On the small side, Lineo, a company specializing in Linux products for non-PC "embedded" devices such as handheld computers, has released its Embedix version of Linux for IDT's RC32334 chip. The processor is used in low-cost communications devices such as Internet appliances or the boxes that connect home computers to high-speed, or "broadband," networks.
Also in embedded computing, LynuxWorks will announce Monday the release of its SpyKer event-tracking software, a programming tool that monitors low-level operation of LynuxWorks' BlueCat Linux or other Linux versions as well as LynuxWorks' proprietary LynxOS. SpyKer will cost $999 and will be available for Linux versions at the end of November.
And on the high end, German Linux company SuSE has released a version for IBM's S/390 mainframes, now known as its eServer zSeries machines. SuSE, Turbolinux and Red Hat each will sell software for all of IBM's four major server lines, the companies have said.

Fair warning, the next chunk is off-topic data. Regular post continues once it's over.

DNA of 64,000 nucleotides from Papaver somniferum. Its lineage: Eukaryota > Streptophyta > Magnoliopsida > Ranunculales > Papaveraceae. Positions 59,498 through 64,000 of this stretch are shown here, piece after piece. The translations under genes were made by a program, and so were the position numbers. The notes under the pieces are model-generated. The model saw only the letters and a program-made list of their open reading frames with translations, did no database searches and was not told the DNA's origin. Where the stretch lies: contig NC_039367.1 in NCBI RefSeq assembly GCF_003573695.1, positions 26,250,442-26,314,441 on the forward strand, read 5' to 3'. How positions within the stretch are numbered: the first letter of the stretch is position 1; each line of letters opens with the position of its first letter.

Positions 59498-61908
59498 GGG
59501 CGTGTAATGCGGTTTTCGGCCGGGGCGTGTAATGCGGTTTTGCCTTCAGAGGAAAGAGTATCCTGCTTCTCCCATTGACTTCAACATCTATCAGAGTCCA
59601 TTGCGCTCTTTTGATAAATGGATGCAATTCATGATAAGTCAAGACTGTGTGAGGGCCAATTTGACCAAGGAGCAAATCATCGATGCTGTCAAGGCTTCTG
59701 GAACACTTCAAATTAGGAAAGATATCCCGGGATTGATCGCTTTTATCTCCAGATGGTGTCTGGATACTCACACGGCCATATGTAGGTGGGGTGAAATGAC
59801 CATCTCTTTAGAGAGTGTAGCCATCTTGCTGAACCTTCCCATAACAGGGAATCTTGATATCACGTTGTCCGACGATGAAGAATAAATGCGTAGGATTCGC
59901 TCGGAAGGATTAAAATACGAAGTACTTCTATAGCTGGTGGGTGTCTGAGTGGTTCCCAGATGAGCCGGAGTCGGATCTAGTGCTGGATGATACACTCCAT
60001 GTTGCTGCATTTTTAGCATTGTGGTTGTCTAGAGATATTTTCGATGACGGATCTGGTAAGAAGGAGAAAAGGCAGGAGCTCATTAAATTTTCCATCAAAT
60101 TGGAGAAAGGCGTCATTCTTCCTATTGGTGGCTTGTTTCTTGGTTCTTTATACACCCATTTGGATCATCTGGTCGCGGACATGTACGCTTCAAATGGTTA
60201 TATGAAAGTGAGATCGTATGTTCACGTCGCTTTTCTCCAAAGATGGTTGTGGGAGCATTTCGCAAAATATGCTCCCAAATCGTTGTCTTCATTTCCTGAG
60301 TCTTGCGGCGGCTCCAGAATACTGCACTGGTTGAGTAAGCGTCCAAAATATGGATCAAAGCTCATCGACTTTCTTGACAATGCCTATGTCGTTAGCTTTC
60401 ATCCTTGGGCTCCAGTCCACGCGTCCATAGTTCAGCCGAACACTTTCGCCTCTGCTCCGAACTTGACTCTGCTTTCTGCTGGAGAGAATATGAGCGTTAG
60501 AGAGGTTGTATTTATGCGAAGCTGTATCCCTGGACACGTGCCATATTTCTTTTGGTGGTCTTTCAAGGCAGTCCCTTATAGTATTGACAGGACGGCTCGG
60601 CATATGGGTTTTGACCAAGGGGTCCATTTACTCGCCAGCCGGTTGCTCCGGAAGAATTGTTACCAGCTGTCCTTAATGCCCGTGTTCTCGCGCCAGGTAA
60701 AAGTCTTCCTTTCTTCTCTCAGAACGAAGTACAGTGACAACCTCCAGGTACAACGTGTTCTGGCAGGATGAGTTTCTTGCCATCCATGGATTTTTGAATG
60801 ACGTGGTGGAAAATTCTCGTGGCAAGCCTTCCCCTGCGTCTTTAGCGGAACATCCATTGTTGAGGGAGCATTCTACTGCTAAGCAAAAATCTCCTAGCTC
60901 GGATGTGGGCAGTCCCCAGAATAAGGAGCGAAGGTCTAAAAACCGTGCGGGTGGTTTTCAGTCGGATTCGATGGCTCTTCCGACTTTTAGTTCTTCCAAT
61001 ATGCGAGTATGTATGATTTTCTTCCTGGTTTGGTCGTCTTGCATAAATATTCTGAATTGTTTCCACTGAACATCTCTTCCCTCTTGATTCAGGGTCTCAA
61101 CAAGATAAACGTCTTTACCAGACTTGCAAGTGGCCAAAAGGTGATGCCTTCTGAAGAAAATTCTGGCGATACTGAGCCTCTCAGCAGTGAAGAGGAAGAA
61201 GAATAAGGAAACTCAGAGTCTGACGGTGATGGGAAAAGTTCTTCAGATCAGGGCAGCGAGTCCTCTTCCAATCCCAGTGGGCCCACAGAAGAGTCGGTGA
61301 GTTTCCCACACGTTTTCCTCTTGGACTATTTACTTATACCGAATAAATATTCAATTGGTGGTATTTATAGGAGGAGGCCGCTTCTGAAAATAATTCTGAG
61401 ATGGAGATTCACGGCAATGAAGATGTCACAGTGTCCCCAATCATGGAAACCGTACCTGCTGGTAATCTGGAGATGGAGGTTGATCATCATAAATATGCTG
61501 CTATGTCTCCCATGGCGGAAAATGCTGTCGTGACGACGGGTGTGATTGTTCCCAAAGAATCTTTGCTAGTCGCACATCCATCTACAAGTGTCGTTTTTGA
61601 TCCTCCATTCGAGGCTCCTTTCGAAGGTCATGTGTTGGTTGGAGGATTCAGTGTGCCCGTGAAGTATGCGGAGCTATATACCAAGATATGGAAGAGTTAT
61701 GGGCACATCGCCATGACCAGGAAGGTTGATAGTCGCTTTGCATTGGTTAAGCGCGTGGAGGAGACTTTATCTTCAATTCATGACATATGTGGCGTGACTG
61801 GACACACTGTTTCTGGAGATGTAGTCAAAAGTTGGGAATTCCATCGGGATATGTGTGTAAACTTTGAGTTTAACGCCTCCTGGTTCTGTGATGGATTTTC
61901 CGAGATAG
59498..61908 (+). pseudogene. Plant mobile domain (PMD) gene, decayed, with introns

IBM has been actively supporting efforts to bring Linux to its mainframe computers, powerful servers with a loyal following among business users but a declining market share compared to cheaper Unix server designs.
LynuxWorks, Lineo and a host of other embedded Linux companies are working to make sure Linux works well on as many processors as possible. One of the advantages of Linux is it's designed to run on a multitude of chips.
With the addition of IDT's chips, which are based on a design from embedded chip company MIPS, Lineo's Linux products now run on 20 different embedded CPUs. These include Arm's Arm 7 and 9 chips; Hitachi's SH3 and SH4 chips; Intel's StrongArm 1100 and 1110 chips; Motorola's Coldfire, Dragonball, Mcore and PowerPC chips; and a variety of Intel-compatible chips, including the 386, the 486SX and DX, and Pentium.